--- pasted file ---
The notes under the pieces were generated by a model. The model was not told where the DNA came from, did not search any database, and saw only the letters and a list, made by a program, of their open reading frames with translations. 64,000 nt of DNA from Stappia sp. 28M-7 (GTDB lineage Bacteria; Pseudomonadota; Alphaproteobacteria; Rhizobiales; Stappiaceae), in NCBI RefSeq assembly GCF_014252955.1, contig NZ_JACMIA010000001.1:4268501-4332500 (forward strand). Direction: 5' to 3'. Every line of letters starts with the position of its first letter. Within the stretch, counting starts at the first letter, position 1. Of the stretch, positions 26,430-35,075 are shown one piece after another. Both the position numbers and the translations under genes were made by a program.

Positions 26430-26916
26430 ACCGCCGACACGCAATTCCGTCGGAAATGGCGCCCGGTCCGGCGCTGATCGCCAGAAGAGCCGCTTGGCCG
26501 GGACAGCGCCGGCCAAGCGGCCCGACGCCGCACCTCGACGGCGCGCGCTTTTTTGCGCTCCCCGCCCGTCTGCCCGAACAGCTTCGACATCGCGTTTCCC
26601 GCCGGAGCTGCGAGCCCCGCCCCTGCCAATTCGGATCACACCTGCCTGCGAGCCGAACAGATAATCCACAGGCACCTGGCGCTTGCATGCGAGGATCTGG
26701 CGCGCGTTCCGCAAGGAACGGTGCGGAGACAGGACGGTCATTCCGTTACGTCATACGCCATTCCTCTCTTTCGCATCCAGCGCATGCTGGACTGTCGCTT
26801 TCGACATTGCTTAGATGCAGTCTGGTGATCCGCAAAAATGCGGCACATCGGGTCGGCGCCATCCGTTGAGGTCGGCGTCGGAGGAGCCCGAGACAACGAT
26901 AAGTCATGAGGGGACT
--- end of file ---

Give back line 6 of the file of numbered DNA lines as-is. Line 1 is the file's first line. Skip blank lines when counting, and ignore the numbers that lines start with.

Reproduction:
26701 CGCGCGTTCCGCAAGGAACGGTGCGGAGACAGGACGGTCATTCCGTTACGTCATACGCCATTCCTCTCTTTCGCATCCAGCGCATGCTGGACTGTCGCTT